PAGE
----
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Alberton lagoon project starting immediately

A crew from Curran and Briggs Ltd. prepare to start work Tuesday on the Alberton Lagoon. A project that just last week had been put on hold until the fall, has been brought back to life by a plan that is expected to eliminate the need for emptying a lagoon cell into Alberton Creek.
A crew from Curran and Briggs Ltd. prepare to start work on the Alberton lagoon Tuesday, May 14. A project that just last week had been put on hold until the fall has been brought back to life by a plan that is expected to eliminate the need for emptying a lagoon cell into Alberton Creek. - Eric McCarthy

Plan B expected to eliminate need for discharging lagoon cell

ALBERTON, P.E.I. —

After deciding last week to put off until fall a planned upgrade project at the town lagoon, Alberton town council has accepted a plan that will permit the work to go ahead immediately, and without discharging the contents of the lagoon’s second cell into Alberton Creek. 

It was that planned two-week emptying period that drew residents of the neighbouring, downstream community of Northport to a public meeting last week.  

The day after that meeting, in response to concerns of large volumes of partially treated wastewater entering the creek at a time of year when the stream normally sees fishing and recreational activity, council decided to delay the work until fall. 

Then came Plan B.  

Mayor David Gordon said Monday night that the contractor, Curran and Briggs, proposed lowering sandbags into the lagoon to close off the area where most of the work will be carried out.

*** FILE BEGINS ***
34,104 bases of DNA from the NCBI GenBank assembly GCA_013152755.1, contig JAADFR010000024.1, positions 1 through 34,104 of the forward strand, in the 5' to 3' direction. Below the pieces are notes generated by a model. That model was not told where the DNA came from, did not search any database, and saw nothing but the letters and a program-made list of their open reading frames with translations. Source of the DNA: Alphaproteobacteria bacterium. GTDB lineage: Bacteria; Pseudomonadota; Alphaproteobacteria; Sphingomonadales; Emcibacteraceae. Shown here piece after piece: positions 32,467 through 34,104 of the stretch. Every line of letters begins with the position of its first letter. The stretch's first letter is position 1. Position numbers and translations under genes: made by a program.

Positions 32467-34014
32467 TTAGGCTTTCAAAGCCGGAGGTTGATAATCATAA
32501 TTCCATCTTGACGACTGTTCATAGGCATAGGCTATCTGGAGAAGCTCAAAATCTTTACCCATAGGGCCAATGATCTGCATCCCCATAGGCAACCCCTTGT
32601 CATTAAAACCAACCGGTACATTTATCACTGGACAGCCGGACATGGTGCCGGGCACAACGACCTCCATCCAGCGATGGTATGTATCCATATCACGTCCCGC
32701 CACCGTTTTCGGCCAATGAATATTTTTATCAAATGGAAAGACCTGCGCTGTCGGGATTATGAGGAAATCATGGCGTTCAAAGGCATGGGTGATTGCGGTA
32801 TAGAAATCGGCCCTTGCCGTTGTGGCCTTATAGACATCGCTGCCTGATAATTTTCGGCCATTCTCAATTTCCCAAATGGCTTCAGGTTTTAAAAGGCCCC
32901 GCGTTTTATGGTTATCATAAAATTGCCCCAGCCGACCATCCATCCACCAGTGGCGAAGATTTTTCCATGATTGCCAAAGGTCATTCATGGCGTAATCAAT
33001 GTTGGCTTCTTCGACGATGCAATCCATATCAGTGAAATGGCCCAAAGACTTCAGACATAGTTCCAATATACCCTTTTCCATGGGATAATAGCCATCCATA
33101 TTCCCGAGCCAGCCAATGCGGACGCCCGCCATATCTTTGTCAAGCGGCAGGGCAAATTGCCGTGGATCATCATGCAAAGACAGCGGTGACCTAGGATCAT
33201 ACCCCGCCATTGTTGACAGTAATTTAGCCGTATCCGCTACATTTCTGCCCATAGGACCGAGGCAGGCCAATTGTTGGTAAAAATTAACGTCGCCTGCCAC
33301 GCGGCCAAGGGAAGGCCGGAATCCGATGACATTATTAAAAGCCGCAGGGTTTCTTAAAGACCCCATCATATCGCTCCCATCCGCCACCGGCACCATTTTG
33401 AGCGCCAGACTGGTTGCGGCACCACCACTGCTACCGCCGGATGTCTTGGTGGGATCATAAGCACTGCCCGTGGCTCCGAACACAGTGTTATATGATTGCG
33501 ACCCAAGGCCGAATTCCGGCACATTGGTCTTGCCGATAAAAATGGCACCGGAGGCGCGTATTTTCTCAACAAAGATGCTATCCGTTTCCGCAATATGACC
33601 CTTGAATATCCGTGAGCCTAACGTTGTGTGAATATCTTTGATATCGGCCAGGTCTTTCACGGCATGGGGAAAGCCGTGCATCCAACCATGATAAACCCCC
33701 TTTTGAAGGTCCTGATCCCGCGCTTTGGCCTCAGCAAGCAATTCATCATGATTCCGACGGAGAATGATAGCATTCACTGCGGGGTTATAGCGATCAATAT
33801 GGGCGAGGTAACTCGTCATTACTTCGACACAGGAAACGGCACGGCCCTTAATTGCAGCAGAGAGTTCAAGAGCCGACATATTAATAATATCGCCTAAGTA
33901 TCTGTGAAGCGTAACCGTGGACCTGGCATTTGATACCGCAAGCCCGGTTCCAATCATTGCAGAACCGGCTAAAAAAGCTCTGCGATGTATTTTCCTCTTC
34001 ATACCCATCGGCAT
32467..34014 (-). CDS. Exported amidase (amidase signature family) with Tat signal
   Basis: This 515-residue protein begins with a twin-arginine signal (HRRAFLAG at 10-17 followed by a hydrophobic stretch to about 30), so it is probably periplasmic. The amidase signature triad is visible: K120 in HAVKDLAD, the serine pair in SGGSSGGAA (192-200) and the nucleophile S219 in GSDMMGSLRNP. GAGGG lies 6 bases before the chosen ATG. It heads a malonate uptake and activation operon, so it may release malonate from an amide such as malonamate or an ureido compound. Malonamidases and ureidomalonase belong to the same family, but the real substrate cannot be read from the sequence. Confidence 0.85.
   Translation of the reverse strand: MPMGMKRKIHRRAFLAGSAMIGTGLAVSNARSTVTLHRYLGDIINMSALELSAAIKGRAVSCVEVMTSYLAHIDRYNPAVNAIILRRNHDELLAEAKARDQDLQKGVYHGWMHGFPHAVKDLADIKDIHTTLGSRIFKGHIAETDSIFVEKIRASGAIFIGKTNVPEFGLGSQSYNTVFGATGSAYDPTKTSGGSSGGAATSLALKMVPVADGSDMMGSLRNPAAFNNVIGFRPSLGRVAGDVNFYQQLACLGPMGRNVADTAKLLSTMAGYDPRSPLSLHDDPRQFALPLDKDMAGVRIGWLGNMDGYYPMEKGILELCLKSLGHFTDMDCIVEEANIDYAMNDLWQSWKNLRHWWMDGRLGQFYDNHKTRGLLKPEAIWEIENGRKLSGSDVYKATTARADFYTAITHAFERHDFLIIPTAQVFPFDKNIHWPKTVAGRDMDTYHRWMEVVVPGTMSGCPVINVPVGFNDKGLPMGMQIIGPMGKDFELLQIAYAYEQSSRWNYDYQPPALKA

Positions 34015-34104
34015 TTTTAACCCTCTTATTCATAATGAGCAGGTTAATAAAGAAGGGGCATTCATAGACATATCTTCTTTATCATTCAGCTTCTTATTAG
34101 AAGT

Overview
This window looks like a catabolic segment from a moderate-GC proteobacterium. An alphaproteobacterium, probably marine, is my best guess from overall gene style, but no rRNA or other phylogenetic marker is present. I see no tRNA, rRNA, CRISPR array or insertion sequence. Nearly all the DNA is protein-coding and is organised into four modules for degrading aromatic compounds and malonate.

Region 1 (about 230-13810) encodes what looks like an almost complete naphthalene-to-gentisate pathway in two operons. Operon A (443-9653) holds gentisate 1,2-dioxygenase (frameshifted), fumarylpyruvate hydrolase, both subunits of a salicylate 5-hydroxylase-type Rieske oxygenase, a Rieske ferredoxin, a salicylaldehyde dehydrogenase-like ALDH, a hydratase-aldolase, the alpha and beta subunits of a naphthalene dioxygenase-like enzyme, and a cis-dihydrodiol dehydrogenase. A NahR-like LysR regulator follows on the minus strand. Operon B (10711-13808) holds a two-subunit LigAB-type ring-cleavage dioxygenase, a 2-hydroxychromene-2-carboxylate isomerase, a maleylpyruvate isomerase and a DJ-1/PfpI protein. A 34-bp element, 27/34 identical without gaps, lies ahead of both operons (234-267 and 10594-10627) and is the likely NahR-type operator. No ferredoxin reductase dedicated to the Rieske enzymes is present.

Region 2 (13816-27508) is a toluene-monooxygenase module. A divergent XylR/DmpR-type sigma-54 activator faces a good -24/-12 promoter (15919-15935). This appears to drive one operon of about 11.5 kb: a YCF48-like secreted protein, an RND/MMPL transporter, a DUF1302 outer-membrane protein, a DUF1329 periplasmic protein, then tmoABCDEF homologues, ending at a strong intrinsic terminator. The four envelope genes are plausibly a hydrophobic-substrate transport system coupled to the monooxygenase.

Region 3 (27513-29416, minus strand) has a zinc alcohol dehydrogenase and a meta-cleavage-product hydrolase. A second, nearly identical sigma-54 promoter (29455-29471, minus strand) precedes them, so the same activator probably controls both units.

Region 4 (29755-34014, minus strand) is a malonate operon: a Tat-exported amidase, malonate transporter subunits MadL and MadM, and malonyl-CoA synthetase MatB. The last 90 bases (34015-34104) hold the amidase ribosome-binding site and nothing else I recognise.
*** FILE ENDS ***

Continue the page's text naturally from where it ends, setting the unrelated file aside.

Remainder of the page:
Water from that area would then be pumped back into the rest of the cell so that work could be carried out.  

“It’s just big, giant sandbags is what it is,” Gordon explained. 

They had the environmental permits for the work and were awaiting final approval from the Island Regulatory and Appeals Commission. That okay came Tuesday morning. By that time Curran and Briggs Ltd. was already in the process of hauling equipment and supplies to the site. 

"If this works, there's going to be no discharge in the back river," Gordon said.  

The regular discharge will continue as normal, but the plan eliminates the need to lower the lagoon cell.   

“If it doesn’t work, we’re going to look at another scenario. We’re going to be in close contact with the committee at the wharf and see if we can come up with another plan.” 

Advised of Plan B

The municipalities of Alberton and Northport each named representatives to a committee to oversee the project.  

Northport has Mayor Wendy McNeill, Coun. Lisa Fraser and residents Karen Milligan and Peter Bolo on the committee, while Alberton named Gordon and councillors Blair Duggan, Kelly Williams and David Cahill as its representatives.  

Contacted Tuesday, McNeill said she has been advised of Plan B.  

“Hopefully, that’s going to work out," she said. “Before we started this, there was no Plan B, and at least now they are looking at and trying to do a Plan B so that they don’t have to do the specific dumping that they talked about originally.”

Gordon said the project, with the revised work plan, is still within a $400,000 budget and could come in under budget if the sandbags work. Otherwise, he said the attempt could cost the town an additional $30,000. 

There’s still the matter of Phase Two of the project, the installation of a UV light treatment system. 

Council decided Monday night to withdraw its funding application for Phase 2 until Phase 1 is completed. 

Gordon said project engineers want at least six months of data from the flow meter, which is to be installed in Phase 1, before ordering the appropriate UV light. He’s hopeful the system will be ready for installation next spring. That phase of the upgrade project, he said, is expected to cost nearly $900,000. Taken together, he said the two-phase approach should give Alberton one of the best lagoon systems in P.E.I.

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